Before cooking veal, it’s important to properly prepare it. Start by choosing the right cut of meat for your recipe. Tender cuts like veal steak, veal chops, and veal tenderloin can be cooked with dry heat, while cuts with more connective tissue like veal stew meat, veal short ribs, and veal osso buco are best cooked with moist heat.
When handling your veal, make sure to handle it gently and avoid overworking it. Overworking the meat can cause the proteins to break down and result in a tough texture.
To enhance the flavor and texture of your veal, consider marinating it before cooking. A simple marinade of olive oil, garlic, and herbs can add depth of flavor and help tenderize the meat.
When cooking your veal, be sure to use a meat thermometer to ensure that it’s cooked to the appropriate temperature. The USDA recommends cooking whole muscle veal cuts like veal steaks, roasts, and chops to 145 degrees F (medium rare), 160 degrees F (medium), or 170 degrees F (well done). It’s important not to overcook your veal, as this can cause it to become tough and chewy.
Finally, don’t forget to let your cooked veal rest for a few minutes before slicing or serving. This allows the juices to redistribute throughout the meat and helps ensure a tender and juicy result.
Cooking Techniques For Tender Veal
If you want to ensure that your veal is tender and juicy, there are a few cooking techniques you can use. Here are some tips for cooking tender veal:
1. Moist Heat Cooking: Veal cuts with more connective tissue, such as stew meat, short ribs, and osso buco, can benefit from moist cooking methods like simmering or braising. This slow-cooking process helps break down the tough connective tissue, resulting in tender and flavorful meat.
2. Dry Heat Cooking: Tender cuts like veal steak, chops, and tenderloin can be cooked with dry heat methods such as grilling, broiling, or pan-searing. These methods cook the meat quickly and help to retain its natural juices.
3. Proper Temperature: To ensure tender veal, it’s important to cook it to the right temperature. The USDA recommends cooking whole muscle veal cuts like steaks, roasts, and chops to 145 degrees F (medium rare), 160 degrees F (medium), or 170 degrees F (well done). However, if you prefer your meat on the rarer side, aim for 145 degrees F.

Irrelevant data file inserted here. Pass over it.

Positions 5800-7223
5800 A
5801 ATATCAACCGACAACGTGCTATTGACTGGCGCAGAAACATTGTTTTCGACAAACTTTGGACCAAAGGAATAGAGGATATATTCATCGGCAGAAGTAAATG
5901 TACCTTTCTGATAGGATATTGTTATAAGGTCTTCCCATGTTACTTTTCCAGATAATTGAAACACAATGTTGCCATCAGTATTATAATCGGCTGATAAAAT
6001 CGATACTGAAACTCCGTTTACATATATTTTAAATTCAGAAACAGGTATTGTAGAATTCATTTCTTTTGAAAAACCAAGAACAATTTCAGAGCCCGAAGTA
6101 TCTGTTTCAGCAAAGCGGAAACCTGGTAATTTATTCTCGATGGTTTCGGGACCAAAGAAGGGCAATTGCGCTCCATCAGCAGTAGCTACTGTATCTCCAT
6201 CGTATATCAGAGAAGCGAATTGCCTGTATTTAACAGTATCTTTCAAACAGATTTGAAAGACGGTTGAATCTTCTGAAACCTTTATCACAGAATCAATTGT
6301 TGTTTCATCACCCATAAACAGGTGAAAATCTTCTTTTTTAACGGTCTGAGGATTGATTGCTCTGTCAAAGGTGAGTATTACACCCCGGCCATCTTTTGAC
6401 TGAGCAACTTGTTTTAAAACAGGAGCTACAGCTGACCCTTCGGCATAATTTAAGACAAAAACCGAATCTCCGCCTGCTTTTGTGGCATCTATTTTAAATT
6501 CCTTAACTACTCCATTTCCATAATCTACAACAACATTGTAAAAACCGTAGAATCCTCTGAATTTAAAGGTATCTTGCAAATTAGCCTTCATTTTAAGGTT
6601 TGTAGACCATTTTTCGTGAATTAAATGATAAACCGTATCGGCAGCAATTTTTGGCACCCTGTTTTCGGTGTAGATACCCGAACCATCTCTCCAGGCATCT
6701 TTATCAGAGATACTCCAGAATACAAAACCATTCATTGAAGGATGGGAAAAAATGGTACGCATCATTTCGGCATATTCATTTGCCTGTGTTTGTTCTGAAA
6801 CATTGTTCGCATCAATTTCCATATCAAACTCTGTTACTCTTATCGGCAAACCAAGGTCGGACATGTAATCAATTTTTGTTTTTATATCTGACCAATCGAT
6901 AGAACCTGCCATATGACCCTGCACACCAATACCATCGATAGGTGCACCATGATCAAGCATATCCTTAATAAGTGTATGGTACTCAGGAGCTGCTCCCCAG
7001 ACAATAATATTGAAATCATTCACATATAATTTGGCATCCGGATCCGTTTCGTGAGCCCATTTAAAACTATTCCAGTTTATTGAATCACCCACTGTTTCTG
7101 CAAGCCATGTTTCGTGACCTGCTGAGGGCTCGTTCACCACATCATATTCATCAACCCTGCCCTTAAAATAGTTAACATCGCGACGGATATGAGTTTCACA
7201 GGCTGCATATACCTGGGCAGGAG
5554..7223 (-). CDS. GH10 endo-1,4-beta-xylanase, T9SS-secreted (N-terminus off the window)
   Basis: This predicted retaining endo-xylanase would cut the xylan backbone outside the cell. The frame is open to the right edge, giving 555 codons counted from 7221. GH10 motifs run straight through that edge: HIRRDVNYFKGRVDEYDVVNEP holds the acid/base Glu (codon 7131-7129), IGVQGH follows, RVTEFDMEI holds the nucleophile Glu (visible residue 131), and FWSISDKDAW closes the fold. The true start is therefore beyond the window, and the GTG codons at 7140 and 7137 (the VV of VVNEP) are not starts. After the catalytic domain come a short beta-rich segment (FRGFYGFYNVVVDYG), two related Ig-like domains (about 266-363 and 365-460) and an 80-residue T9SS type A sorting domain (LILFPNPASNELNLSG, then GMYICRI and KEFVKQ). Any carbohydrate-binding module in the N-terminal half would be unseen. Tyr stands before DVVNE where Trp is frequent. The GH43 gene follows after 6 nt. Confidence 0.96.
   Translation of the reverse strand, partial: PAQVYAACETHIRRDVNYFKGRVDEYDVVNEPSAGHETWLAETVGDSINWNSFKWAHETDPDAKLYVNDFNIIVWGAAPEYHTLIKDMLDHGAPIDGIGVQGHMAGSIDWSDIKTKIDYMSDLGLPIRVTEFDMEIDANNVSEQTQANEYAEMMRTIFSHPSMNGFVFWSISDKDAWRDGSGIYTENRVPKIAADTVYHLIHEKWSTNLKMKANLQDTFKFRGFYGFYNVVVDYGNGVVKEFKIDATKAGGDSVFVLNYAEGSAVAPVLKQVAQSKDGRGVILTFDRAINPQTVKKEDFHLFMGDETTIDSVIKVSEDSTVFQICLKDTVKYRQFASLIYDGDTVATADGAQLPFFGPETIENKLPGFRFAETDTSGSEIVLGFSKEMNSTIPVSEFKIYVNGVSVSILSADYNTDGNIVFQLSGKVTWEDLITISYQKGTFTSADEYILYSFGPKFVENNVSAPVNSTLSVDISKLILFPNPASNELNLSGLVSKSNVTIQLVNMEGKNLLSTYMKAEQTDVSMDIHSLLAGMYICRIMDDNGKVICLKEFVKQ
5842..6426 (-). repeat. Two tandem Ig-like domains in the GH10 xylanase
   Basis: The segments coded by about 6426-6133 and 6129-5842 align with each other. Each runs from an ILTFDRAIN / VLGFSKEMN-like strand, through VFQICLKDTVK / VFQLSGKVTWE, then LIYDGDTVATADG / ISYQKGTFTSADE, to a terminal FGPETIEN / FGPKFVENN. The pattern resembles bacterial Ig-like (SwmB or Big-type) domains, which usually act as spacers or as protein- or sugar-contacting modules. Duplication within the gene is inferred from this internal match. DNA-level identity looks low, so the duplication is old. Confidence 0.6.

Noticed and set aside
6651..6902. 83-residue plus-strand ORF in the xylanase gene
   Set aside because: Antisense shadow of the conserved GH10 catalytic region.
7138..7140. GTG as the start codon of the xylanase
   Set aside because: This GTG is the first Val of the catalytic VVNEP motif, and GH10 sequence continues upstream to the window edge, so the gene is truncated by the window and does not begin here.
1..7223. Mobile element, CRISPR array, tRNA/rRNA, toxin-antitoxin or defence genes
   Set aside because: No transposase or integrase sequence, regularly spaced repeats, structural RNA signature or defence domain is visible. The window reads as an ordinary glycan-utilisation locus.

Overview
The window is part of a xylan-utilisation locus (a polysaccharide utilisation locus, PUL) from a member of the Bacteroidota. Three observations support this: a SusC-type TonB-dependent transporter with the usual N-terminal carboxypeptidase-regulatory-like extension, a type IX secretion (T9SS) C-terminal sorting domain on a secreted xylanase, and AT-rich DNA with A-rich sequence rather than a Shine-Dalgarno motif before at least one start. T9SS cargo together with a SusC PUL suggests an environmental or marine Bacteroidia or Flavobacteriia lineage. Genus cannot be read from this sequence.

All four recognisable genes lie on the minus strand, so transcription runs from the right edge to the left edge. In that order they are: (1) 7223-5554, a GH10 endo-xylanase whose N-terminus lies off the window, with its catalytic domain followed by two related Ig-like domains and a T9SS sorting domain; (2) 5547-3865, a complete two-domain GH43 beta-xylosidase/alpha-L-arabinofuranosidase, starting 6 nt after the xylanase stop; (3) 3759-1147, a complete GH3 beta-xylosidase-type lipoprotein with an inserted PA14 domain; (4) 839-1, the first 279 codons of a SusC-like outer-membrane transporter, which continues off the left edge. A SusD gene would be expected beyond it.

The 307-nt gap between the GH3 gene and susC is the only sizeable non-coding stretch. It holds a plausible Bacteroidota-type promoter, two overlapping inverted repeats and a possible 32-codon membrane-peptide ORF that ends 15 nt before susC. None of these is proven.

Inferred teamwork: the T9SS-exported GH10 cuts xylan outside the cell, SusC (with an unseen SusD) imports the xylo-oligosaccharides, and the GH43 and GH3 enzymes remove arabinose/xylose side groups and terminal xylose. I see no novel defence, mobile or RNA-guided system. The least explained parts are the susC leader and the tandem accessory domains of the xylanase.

4. Fat Content: Veal is a lean meat that needs a little fat to keep it juicy. Don’t trim any fat that’s on the meat before cooking. You can also add some bacon or duck fat to help keep the meat moist during cooking.
5. Braising: If you know how to braise, you know how to cook veal shanks. Brown this bone-in cut from the animal’s lower leg on the stovetop to achieve deep caramelization. Then, cook it in a low oven with liquid for hours to render the meat fork-tender. This method of cooking is conducive to building big flavors, so don’t be shy with the heady herbs (like rosemary and sage), spices, garlic, wine, and tomatoes.
By following these cooking techniques, you can ensure that your veal is tender and delicious every time you prepare it.
Resting And Serving Veal Properly
Resting and serving your veal properly is just as important as cooking it correctly. After your veal is cooked to perfection, it’s important to let it rest for a few minutes before slicing or serving. This allows the juices to redistribute throughout the meat, resulting in a more tender and flavorful final product.
To rest your veal, simply take it out of the oven or off the heat source and let it sit on a cutting board or plate for 5-10 minutes. This will also give you time to prepare any sides or sauces that will accompany your dish.
When it’s time to slice your veal, be sure to use a sharp knife and slice against the grain. This will help break down any remaining fibers and make the meat even more tender. Serve your veal with any desired sides or sauces, and enjoy!
Frequently Asked Questions About Veal
If you’re curious about veal, here are some frequently asked questions and answers: